If you’re designing an app that utilizes one of the many, many API’s available through Google, but don’t need to access or store user data it may not be necessary to incorporate authentication that requires the user to sign-in to Google at all. But no surprise, authentication will be required in some capacity to use the API. An alternative is to create a service account and authenticate using server-to-server OAuth 2.0 authentication. The service account essentially makes your server into a “user” with its own set of credentials. By setting up your app with the proper credentials, the service account or “user” that your server imitates maintains a cycle of verification, thus allowing you to make use of the API.
To get started, you’ll need to get the appropriate credentials from Google. Open a new project in the Google Developer Console. Under credentials, click on “Create Credentials” then choose “Service Account Key.” Keep in mind that you will need to get the appropriate API key for the specific API or API’s you intend to use, as well. While you’re investigating your API, make sure to check that the requests you intend to make to the API do not specifically require user sign-in. There are cases where server-to-server authentication is not possible.
Fill out the form and choose the JSON key type. The service account key will download to your computer. Keep in mind, this is only sent once, so keep track of it! Create an auth.json file and put it somewhere easily accessible in your project’s directory, but before we get too far ahead of ourselves make sure you add this file to .gitignore. You do not want to accidentally commit this file to your public GitHub profile and have someone find it and use it for malicious ends! Now add a reference to this file in your .env like this (GOOGLE_APPLICATION_CREDENTIALS=’./auth.json’), but with the appropriate relative path.
The specific package requirements may vary depending on what API you intend to use, but in your server file you will need to require the necessary packages once you’ve installed them as dependencies of your project. More than likely you’ll at least need the ‘googleapis’ package. You’ll also need to require the auth.json and assign it to the variable “key.” As you can see in the above example, there is a variable called scopes. This will be an array of all the API scopes your application will need access to. Read the API docs regarding the specific API you’re using to find what scopes will be necessary. The scopes will vary depending on how you’re utilizing the API, and will basically tell Google what your app is requesting access to exactly. As you can see in the above example, access to the scopes “/calendar” and “/calendar.events” was necessary for the app to function.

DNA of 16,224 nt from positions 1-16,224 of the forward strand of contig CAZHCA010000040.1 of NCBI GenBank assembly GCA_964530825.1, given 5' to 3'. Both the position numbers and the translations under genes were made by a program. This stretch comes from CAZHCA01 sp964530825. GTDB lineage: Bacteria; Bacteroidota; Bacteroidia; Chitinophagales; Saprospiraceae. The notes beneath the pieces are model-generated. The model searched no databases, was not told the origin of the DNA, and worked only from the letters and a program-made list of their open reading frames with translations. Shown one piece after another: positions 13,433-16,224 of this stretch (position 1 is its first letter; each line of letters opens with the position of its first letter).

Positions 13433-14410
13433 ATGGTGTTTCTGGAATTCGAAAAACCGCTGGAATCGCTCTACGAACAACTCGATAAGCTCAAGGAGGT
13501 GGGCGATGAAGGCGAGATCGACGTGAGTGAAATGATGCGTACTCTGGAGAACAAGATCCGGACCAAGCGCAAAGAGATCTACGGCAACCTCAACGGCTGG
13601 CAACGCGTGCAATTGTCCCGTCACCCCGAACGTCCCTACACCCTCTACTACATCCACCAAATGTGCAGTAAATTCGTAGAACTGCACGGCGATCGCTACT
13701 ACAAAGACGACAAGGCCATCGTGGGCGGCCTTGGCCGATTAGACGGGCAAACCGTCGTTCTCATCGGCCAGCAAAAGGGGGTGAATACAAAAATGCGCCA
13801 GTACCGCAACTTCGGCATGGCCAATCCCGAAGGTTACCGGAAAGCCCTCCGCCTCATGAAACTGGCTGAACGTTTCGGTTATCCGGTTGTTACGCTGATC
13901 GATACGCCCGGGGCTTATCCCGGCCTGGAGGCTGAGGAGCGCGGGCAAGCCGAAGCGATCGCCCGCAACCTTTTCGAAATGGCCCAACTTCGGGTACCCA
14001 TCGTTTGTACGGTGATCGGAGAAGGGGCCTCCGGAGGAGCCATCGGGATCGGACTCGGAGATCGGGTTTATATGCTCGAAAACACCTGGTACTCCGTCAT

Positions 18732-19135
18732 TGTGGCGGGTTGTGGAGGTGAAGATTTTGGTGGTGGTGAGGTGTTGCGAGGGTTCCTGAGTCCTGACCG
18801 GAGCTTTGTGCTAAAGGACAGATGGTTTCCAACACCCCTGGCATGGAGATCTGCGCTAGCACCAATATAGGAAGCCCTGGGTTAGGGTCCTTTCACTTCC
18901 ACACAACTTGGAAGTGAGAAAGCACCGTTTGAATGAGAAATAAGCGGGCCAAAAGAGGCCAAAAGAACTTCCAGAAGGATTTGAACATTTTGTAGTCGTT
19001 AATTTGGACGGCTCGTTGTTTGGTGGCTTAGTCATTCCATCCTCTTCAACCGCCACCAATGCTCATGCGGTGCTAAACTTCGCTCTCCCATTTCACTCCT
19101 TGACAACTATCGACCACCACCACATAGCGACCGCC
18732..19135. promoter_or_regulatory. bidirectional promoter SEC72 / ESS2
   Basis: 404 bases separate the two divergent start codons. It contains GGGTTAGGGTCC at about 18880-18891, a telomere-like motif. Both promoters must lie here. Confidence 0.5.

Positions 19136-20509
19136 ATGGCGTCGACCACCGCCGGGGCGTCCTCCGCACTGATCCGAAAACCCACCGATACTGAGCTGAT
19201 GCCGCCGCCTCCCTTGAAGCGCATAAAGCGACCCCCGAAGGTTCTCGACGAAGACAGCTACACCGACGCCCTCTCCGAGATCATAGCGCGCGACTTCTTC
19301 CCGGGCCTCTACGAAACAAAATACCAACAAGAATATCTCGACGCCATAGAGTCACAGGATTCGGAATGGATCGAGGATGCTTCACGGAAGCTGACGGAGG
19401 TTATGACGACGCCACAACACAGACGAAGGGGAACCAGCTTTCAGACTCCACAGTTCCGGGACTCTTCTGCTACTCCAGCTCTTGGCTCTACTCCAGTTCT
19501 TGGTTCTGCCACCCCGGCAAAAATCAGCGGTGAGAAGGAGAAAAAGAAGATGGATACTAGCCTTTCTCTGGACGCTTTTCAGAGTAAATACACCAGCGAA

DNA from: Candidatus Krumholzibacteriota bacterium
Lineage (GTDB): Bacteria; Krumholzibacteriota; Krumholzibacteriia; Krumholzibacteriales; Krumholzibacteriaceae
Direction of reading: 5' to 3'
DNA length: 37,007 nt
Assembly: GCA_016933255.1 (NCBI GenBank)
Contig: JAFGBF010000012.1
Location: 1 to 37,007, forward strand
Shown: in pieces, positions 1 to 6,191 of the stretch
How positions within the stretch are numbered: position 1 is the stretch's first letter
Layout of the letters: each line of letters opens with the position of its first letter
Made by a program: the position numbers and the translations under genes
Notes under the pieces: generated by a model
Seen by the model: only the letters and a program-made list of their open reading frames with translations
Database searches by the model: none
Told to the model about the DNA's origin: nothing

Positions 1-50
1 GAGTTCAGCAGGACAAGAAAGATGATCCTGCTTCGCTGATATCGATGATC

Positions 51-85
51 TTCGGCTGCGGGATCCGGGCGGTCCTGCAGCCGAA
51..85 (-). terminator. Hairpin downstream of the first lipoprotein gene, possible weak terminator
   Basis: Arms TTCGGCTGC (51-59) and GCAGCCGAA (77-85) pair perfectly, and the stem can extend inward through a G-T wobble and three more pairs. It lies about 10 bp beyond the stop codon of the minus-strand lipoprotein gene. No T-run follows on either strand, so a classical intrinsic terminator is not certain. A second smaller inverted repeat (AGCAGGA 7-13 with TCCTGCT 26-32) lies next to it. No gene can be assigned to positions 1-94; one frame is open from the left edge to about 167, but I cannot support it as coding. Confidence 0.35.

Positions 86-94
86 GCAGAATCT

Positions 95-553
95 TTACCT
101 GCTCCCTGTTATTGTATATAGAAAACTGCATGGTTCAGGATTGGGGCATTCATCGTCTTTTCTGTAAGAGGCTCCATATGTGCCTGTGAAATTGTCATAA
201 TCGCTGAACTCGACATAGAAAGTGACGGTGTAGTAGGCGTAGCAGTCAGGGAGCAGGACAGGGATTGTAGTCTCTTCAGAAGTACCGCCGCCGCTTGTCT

Then using the information stored on the “key” variable from the auth.json you’ll need to create what’s called JSON Web Token and store it to the variable “jwt”. This token is an encrypted version of the contents of your service account credentials that will be sent to Google before each API request to prove the identity and credentials of the service account. You can think of this as the stand-in “user” that is your server signing-in to Google. This “user” will sign-in before every request to the Google API by making an authorization request with the JSON Web Token. This is accomplished by calling jwt.authorize( ). This function sends the credentials to Google. If all your credentials are correct, Google will send a response message that contains an access token, which can be thought of as a permission slip. Google is giving your application permission for that request to the API, so when you make the actual API call from within the successful authorization, you’ll need to send the access token in the headers. You can use the example below for reference. This access token expires every hour, so don’t expect to be able to save it and avoid making the authorization call again and again. But, that’s it. Once you are successfully getting all the appropriate data back from the API your app is set-up to maintain persistent verification with Google.
Although it may seem confusing and daunting at first, server-to-server authentication is a relatively straight-forward way to get the functionality you want from Google API’s without forcing the user to login when it’s not necessary.